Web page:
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The main Star Wars title will always have the tough job of balancing what people expect, i.e. main film characters adventures, with telling compelling stories that aren’t predictable or boring because we know what happens to everyone. Charles Soule’s run has risen to the challenge for the most part, giving us the adventures of the original trilogy characters while also knowing when it’s just as fun to let other characters take a bigger role. Such is the case in this issue as Kes Dameron shares the spotlight with Leia herself.
Compared to the high octane pace of the first three issues of the “Operation Starlight” arc, this one takes a step back to reflect on the characters involved, a wise choice that gives weight to the series rather than having problems all solved at breakneck speed, something that happens all too often in comics.
This issue picks up with Kes Dameron’s struggle at his wife’s unknown fate after a trap was sprung and Shara Bey was isolated and stranded on a Star Destroyer. With nothing to do but wait and worry, Kes heads to the observation deck, here his path crosses with General Leia Organa, who’s also mourning a missing Han Solo, frozen in carbonite.
Kes reveals to her he comes to the observation deck regularly to talk to a holo-image of his son. We then get a cute holo of a baby and their name, Poe Dameron.
Unknown to her this would be the first time she would learn the name of Poe Dameron–whose impact on her life would be just as big as hers on him. A man who’d fight with her, for her, and even against her. Whether in the Resistance, locating her brother at his lowest, and who Leia’s legacy as a general and leader would be most directly passed onto.
Leia and Kes then connect over the pain of missing loved ones, as Leia asks how Kes and Shara met, and we get the first of two flashback stories for this issue.
Kes was partying and celebrating the engagement of friends on Galator III and bet his last seven credits on a Crestracing driver he liked the name of.
Like podracing, but on water, the sport is brutal and a lot of people die competing, particularly at the final bottleneck, known as the Death Chute. Kes’ racer is neck and neck and refuses to back down, holding their nerve longest to make it through the chute and winning the race.
With the wins of his bet, Kes goes down to say thanks to the racer, who turns out to be Shara Bey, and the rest is history!
It’s been very interesting to see Poe Dameron’s parents take a more prominent role in the series, if only to expand the Rebellion beyond a roster of 6 people! So while the first flashback fleshes out these characters, the second one gives us the introspection and helps verbalise something not expressly stated in the original trilogy: why Leia loves Han.
It’s amusing to think about Rebellion gossip, and also the idea that Lando is one of the groups biggest offenders, but it’s also a good way to explore the couples dynamic through the lens of someone who doesn’t know both of them really well.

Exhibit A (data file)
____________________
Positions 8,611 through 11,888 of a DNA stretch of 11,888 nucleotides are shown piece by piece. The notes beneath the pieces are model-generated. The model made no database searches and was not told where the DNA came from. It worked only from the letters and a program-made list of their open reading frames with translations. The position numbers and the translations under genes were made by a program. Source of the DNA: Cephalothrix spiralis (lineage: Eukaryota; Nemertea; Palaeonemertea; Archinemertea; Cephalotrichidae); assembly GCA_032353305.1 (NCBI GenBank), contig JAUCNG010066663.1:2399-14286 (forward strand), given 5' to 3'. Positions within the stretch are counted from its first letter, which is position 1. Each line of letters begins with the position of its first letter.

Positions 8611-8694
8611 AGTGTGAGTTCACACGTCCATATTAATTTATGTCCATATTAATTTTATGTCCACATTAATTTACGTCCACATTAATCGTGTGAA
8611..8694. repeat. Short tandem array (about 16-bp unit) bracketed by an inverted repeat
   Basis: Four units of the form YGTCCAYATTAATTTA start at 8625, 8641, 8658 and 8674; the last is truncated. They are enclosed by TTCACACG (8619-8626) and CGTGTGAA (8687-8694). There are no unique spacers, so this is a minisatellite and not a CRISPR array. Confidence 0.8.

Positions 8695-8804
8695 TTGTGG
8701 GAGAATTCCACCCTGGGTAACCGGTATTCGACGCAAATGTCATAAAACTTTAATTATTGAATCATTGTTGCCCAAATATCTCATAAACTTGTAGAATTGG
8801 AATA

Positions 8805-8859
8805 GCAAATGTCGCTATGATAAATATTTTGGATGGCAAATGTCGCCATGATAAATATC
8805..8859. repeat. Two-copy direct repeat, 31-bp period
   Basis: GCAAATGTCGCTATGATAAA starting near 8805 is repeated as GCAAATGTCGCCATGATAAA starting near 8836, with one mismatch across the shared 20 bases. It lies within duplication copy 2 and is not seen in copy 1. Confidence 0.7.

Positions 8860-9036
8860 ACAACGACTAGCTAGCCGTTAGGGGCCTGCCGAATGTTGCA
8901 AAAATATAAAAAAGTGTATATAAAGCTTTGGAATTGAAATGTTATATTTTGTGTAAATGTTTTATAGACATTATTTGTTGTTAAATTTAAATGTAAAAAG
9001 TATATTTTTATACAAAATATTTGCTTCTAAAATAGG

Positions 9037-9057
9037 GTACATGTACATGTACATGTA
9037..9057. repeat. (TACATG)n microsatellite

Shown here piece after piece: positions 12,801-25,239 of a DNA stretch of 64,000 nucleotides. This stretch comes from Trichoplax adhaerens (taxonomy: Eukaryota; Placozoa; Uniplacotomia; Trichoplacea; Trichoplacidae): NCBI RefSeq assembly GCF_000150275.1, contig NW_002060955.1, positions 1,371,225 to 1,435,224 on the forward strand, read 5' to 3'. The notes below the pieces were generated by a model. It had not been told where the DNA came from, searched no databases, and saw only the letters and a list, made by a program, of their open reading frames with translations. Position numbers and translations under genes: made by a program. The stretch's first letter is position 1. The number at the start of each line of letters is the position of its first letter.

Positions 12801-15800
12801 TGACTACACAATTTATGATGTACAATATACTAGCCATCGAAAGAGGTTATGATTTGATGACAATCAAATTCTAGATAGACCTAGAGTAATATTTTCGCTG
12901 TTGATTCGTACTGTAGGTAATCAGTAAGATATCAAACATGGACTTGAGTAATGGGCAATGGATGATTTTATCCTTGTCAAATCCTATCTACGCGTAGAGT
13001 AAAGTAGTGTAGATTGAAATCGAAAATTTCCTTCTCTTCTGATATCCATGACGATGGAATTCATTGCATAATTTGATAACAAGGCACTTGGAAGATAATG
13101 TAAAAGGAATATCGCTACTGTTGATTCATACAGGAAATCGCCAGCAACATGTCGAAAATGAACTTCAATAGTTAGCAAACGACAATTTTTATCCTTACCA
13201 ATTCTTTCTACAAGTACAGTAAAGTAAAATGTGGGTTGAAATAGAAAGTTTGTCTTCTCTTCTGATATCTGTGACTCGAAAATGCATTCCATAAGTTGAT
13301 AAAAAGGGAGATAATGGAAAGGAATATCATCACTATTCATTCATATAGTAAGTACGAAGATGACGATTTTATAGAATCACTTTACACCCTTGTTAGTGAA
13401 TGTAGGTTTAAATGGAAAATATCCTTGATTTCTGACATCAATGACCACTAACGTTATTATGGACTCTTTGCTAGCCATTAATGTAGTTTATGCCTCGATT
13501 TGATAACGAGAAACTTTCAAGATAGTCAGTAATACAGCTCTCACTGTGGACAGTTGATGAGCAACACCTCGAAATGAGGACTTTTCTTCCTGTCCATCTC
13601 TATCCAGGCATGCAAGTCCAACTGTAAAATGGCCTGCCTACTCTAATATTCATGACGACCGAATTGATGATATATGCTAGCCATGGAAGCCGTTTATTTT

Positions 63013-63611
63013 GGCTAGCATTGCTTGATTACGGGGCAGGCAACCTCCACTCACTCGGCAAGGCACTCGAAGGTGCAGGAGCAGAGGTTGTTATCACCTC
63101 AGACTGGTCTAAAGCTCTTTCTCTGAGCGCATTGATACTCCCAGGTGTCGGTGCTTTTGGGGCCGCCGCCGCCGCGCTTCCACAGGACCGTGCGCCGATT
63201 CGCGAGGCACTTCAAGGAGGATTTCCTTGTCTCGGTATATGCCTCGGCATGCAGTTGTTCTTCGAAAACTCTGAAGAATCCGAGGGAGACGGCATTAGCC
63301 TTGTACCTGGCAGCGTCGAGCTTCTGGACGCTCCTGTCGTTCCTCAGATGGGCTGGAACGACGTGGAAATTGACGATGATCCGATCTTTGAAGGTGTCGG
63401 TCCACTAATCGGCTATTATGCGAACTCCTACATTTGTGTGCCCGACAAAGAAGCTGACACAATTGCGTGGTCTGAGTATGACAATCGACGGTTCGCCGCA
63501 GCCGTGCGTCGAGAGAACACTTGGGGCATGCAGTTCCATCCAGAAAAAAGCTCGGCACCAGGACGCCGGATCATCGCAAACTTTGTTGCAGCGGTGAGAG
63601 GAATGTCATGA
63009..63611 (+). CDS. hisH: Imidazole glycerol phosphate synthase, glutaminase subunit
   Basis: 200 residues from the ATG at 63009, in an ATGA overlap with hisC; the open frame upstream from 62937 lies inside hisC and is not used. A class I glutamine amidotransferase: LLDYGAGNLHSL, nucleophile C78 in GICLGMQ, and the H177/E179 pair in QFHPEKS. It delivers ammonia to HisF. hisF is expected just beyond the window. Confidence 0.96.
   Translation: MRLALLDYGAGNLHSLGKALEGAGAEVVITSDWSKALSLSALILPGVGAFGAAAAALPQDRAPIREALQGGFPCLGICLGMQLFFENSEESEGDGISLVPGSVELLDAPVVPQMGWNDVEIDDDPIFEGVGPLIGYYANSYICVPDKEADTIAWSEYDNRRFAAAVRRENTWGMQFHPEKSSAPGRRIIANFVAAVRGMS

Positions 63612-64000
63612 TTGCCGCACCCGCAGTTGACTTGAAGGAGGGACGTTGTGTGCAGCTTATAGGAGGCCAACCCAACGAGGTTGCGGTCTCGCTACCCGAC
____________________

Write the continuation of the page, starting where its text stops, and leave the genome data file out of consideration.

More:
To explain the reason she loves Han so much Leia tells her own story set in Echo Base, the Rebel hideout on Hoth, up until the events of The Empire Strikes Back. Han notoriously complained about the cold regardless, but on this occasion, the heaters had died and the base was going to be unsurvivable. In response the whole base was cramped on ships.
The reactor the crew used to fix the heating cracked from the cold. The colder it gets the closer it gets to overloading, and in a matter of minutes the base will be melted and irradiated.
Luckily, the broken reactor is adapted from a YT-2600 model Corellian Freighter, a newer version of the Millennium Falcon’s model. Han and Chewie jump into action, grabbing the spare part and heading into the fray. The duo light a fire to try and slow down the decay of the core to buy them time. It goes about as well as a Han plan does, and they advice Leia to evacuate all occupants in ships and stand-by in case they fail.
Leia waits in silence and the issue slows down the pace for an entire page, letting us feel her emotions, the tenseness of a situation that she’s so heavily invested in.
Leia goes onto explain that even though Han complains he still stays, he does what’s right, and he has saved the entire Rebel Alliance more than once.
Stories like this expand on why Han commands so much respect at the Endor planning meeting in Return of the Jedi. Leia has no time to elaborate though as both her and Kes are interrupted by good news. Shara is alive, she was able to hide out deep in the inner workings of the Star Destroyer and is covertly gathering information from inside the ship.
We’ll have to wait and see what information Shara has collected for the Rebels and how they plan to rescue her!
This issue, while slower than the rest in this arc, provided some more emotional weight to the series. It’s welcome added depth to Kes and Shara as characters, rather than just Poe’s parents, while also expressing Leia’s need to save Han, which is a much needed touchpoint throughout these events that don’t directly involve searching for him. The flashback stories themselves don’t work in a vacuum though, bolstered up by the Leia-Kes premise surrounding them, the stories aren’t perfect and really only work to serve the emotional touch points of the story. Mixing up the group dynamics though is a big plus and this issue excels at it!
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